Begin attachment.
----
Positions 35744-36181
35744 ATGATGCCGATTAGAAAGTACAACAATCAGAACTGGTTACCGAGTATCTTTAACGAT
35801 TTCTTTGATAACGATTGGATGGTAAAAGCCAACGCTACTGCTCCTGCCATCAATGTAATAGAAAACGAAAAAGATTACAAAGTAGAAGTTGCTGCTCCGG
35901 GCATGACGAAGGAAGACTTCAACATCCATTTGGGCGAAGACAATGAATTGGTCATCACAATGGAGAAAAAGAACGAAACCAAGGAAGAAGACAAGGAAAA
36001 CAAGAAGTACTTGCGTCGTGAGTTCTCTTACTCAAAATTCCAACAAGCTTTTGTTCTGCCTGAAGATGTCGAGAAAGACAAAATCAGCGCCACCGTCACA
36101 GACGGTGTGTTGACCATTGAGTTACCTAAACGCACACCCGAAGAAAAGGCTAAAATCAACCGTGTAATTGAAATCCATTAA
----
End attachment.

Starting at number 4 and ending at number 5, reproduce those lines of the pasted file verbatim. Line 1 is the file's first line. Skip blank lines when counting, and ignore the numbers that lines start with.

35901 GCATGACGAAGGAAGACTTCAACATCCATTTGGGCGAAGACAATGAATTGGTCATCACAATGGAGAAAAAGAACGAAACCAAGGAAGAAGACAAGGAAAA
36001 CAAGAAGTACTTGCGTCGTGAGTTCTCTTACTCAAAATTCCAACAAGCTTTTGTTCTGCCTGAAGATGTCGAGAAAGACAAAATCAGCGCCACCGTCACA